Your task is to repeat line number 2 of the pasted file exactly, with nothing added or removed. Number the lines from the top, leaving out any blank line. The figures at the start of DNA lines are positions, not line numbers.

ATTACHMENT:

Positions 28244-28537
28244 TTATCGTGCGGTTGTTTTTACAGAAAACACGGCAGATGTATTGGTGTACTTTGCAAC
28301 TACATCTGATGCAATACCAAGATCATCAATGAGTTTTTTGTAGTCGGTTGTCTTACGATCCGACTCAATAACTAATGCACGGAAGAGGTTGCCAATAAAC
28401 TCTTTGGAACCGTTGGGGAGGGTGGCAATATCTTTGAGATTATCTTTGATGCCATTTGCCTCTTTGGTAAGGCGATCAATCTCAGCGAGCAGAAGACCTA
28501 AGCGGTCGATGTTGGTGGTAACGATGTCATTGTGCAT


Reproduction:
28244 TTATCGTGCGGTTGTTTTTACAGAAAACACGGCAGATGTATTGGTGTACTTTGCAAC